One of the stars of Clarence Avant's Tabu label, as well as an early beneficiary of producers Jimmy Jam and Terry Lewis, Cherrelle was born Cheryl Norton in 1958 in Los Angeles, California. After her family established a summertime residence in Detroit, Michigan, she met bassist/singer Michael Henderson, who had her appear on "One to One," the closing song on his 1978 album In the Night-Time. Norton subsequently went on tour with Henderson and Luther Vandross.
Early the following decade, Norton recorded a demo that came to the attention of Tabu Records owner Clarence Avant, who signed her through her father, an attorney. She took the stage name of Cherrelle, inspired by her boss at a bank where she had worked, who would yell, "Cher-relle, you're late!" Teamed with producers/songwriters Jimmy Jam and Terry Lewis -- Time members who had hits with Tabu's S.O.S. Band -- Cherrelle started with a steady stream of charting singles and albums. Fragile, released in 1984, produced the singles "I Didn't Mean to Turn You On" (a Top Ten R&B hit later covered by Robert Palmer) and "Fragile…Handle with Care" (which reached the Top 40 of the same chart). High Priority, released the following year with more guidance from Jam and Lewis, as well as some additional songwriting and production from Cherrelle's romantic partner Randy Ran, featured the number two R&B hit "Saturday Love," a duet with labelmate Alexander O'Neal.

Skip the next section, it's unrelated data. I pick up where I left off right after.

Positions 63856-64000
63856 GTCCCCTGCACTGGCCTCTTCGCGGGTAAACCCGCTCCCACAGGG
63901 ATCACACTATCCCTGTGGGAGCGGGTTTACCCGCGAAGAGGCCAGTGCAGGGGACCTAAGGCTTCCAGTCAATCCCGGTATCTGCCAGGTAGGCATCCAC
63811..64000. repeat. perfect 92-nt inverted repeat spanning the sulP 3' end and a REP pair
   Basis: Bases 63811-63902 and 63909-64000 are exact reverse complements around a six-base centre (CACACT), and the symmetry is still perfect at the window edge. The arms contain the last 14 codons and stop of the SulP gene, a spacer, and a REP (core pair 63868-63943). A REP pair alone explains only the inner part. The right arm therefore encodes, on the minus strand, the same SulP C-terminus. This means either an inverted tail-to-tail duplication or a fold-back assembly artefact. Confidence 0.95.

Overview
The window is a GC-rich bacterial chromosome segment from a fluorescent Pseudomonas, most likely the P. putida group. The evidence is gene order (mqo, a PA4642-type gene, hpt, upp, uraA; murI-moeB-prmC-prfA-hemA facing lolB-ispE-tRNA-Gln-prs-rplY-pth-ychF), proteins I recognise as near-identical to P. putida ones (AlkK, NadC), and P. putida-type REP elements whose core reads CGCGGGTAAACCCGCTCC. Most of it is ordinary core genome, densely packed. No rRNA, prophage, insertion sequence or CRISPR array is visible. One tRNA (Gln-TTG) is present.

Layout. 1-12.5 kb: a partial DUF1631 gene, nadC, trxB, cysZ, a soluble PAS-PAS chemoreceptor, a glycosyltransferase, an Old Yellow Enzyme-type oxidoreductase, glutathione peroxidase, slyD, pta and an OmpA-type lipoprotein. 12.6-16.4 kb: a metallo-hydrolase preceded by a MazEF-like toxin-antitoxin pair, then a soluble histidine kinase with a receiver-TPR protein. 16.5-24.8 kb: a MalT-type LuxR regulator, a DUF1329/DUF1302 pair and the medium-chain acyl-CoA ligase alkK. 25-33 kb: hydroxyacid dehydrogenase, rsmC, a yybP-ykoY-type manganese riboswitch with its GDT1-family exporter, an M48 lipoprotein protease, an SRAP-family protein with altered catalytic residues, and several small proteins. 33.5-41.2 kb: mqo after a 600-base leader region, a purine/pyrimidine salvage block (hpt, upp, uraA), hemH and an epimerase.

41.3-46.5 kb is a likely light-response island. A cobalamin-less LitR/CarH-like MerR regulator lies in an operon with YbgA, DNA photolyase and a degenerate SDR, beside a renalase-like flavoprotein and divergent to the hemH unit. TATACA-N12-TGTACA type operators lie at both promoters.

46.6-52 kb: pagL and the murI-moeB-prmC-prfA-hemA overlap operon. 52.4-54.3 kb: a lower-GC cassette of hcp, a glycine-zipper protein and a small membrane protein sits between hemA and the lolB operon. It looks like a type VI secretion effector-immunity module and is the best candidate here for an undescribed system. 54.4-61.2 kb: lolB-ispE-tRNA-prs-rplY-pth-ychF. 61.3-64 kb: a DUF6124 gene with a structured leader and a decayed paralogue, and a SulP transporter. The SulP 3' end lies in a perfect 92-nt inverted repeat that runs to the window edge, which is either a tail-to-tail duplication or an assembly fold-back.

For Cherrelle's third album, Jam and Lewis decided to apply a concept-like LP format as they had with O'Neal's Hearsay -- in this case, a tale of a romantic relationship gone bad. The LP's first single was another Cherrelle/O'Neal duet, "Never Knew Love Like This," which parked at number two R&B for two weeks in early 1988. "Everything I Miss at Home," sporting a loungey jazz-piano feel, went to number one R&B in late 1988. The title track went to number four.
The same year she appeared on her cousin Pebbles' Top 20 R&B hit "Always," she released The Woman I Am, her first album away from Jam and Lewis. Her last charting LP, it featured production by Narada Michael Walden, Heatwave's Derek Bramble, and several others. Three singles charted, with "Tears of Joy" the most successful at number 23 R&B.
Cherrelle appeared on Alexander O'Neal's Love Makes No Sense and Lovers Again albums, and she recorded again with Pebbles on Straight from My Heart, but she didn't release her fifth full-length, the independently released and covers-heavy The Right Time, until 1999. During the 2000s and early 2010s, she continued to tour and frequently performed with O'Neal. Her Tabu albums were given expanded reissue treatments in 2013. ~ Andy Kellman & Ed Hogan